By Farid Mirbagheri
The forthcoming referendum in Turkey on April 16 could be a turning point in the country’s political history. For the first time since the birth of the republic some 94 years ago, the proposed package of measures to be voted on are designed to change the governing system from parliamentarian to presidential, but also to significantly concentrate power in the hands of one individual, namely the president, a post now held by none other than Recep Tayyip Erdoghan.
When on January 21, 339 deputies in the of 550-member National Assembly voted for the bill it meant that the referendum had to be held within two months of the president signing it. Ever since, massive campaigning by the Justice and Development Party AKP (the ruling party) leadership both in and out of the country has aimed to mobilise Turks worldwide to endorse Erdogan’s plans on changing the constitution.
Adopting a tried and tested means to secure the support of the public, Erdogan is highlighting perceived existential threats to Turkey. The question of Isis and in particular the PKK (Kurdistan Worker’s Party) can stir people’s sense of patriotism and rally their support for the ‘stability’ of the current government. Appealing to the more Islamic section of the Turkish electorate (his main constituents) Erdogan’s rhetoric against the West can aid him further in his quest to mobilise the masses.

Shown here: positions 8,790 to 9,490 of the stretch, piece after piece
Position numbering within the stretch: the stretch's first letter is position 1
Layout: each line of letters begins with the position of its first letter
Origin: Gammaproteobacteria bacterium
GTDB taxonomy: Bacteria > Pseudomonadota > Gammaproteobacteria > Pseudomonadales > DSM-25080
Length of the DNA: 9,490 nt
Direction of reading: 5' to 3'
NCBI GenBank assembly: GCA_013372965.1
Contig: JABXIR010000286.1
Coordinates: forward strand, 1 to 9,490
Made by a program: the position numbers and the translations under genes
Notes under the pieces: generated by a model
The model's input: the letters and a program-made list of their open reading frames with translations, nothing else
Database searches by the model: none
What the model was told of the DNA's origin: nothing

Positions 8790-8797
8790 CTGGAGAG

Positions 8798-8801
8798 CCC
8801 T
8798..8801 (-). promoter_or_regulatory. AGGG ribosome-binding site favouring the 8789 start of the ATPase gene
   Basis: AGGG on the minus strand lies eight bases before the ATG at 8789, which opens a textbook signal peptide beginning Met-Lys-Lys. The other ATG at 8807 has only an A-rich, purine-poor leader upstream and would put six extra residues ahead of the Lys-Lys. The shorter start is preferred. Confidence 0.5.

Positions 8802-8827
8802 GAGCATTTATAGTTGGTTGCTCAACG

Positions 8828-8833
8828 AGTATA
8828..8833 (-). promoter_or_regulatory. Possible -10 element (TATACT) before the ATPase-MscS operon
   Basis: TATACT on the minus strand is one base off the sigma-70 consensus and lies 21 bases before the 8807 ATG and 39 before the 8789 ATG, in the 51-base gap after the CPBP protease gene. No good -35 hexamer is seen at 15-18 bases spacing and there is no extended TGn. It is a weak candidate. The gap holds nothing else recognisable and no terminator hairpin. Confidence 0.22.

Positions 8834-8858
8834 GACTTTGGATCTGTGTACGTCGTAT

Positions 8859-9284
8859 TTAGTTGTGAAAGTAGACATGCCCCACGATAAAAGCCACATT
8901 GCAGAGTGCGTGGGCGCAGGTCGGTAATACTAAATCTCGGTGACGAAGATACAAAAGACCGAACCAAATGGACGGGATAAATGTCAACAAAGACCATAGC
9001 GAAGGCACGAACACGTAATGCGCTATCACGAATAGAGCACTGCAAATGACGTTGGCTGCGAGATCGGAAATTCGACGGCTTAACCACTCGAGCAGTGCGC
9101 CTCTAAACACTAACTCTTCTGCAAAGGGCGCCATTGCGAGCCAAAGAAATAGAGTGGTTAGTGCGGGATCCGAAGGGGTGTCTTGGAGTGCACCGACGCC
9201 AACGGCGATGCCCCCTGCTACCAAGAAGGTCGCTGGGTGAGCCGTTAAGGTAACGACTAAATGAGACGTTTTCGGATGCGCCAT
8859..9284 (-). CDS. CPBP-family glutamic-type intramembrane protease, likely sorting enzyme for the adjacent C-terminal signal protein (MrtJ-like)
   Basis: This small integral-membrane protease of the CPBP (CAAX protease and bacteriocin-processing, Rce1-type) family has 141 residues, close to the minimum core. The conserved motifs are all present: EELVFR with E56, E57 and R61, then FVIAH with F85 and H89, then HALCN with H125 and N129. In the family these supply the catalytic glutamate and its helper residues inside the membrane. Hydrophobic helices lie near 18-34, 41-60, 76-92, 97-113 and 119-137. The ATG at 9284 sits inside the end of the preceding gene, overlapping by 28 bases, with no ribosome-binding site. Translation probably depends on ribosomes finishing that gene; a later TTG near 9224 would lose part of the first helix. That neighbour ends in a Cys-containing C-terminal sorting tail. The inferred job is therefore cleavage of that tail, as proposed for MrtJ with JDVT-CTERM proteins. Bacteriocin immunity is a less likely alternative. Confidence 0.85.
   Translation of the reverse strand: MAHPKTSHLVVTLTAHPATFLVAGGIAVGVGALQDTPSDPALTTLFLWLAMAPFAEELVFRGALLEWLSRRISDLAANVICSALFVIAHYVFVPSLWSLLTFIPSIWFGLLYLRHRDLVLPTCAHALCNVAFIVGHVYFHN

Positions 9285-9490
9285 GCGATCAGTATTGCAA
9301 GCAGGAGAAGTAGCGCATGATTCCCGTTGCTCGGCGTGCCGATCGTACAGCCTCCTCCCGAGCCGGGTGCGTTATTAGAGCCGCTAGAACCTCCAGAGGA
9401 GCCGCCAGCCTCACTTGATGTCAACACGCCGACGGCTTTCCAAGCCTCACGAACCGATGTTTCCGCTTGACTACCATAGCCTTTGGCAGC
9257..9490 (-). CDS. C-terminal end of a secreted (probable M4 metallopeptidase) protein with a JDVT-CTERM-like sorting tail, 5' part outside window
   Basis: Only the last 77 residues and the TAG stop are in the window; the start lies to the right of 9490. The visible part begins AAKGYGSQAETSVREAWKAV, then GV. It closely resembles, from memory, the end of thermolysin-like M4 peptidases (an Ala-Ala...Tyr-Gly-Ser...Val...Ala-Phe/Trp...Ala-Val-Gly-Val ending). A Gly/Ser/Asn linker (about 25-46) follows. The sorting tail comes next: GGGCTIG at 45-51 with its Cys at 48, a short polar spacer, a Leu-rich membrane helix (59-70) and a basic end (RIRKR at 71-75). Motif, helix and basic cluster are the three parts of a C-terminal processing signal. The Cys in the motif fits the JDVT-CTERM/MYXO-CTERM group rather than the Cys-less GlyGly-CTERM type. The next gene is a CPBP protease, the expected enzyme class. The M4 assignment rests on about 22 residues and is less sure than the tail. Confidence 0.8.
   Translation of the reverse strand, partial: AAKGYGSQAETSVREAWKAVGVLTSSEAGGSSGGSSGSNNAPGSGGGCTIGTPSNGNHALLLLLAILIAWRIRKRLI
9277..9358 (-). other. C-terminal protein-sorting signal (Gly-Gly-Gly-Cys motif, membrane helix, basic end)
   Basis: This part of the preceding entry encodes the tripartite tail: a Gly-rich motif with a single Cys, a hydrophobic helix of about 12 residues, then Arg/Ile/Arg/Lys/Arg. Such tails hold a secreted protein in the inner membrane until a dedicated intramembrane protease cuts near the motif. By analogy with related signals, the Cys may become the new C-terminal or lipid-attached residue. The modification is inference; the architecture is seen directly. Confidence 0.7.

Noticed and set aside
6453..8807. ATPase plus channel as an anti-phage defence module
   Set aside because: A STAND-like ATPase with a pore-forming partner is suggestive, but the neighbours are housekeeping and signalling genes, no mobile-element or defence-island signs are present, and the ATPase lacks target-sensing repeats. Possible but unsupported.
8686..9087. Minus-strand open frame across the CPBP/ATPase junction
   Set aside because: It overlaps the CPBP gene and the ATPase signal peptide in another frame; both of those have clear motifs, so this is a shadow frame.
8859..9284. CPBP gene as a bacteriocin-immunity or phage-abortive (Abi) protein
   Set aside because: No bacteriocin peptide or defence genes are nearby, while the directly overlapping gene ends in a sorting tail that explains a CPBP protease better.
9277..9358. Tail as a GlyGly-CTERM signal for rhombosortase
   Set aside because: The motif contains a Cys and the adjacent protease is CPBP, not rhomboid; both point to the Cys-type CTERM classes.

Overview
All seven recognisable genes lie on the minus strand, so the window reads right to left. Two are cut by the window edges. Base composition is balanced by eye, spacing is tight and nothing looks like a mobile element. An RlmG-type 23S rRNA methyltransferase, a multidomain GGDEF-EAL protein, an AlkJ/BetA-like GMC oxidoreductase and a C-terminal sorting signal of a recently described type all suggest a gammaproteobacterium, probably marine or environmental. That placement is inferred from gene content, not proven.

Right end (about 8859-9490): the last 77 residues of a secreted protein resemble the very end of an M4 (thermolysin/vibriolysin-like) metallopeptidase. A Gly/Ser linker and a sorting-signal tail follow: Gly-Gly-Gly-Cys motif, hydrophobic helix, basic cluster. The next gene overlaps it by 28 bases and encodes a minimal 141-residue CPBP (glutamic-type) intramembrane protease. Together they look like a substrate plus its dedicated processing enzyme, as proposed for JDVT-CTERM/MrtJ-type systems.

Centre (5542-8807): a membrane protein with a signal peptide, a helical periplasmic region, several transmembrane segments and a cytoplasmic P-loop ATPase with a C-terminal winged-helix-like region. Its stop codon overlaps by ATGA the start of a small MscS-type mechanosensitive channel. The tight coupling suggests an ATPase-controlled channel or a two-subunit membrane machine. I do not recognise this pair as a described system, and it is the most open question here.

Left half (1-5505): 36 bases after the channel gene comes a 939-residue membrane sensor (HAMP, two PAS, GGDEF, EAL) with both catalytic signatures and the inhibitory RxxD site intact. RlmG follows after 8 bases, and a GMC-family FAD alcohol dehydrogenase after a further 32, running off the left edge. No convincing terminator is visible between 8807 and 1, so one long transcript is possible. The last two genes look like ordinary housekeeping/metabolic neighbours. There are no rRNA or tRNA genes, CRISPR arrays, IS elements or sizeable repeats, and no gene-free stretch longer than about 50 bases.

The polls indicate the battle is far from over, however. They show roughly a 50-50 chance for each side. The pluralist ethos in Turkey may yet impede a transformation into a majority authoritarian system, something that the proposed changes appear to espouse.
Should the voters decide to turn down Erdogan’s set of suggested changes, it would probably trigger the beginning of a fall for a man and an ideology that have been in power in the country for 14 years. But should the yes vote win, Erdogan could stay at the helm until 2029. That eventuality could once again focus the minds of the military on planning another attempt to oust the government with an uncertain outcome, possibly even civil war.
Two factors will probably determine the outcome of the referendum: one will be whether or not the conservatives in Turkish society can accept the concentration of power in the hands of one individual (non-conservatives do not). And secondly whether or not voters believe Turkey is facing an existential threat that could put the territorial integrity of the country at risk. President Erdogan is particularly playing the latter tune when he blames outside forces for terrorism in Turkey and for aiding the secessionist groups. His message may fall on deaf ears in certain parts of the country but is embraced by others especially in rural areas.
Whatever the outcome of the Turkish referendum its impact will go beyond Turkish borders. It may herald the beginning of a new version of a sultanate, yet it may sound the death knell for political Islam in Turkey. Either way the repercussions will be felt throughout the region and beyond.
Farid Mirbagheri is a professor of international relations and holds the Dialogue Chair in Middle Eastern studies at the University of Nicosia.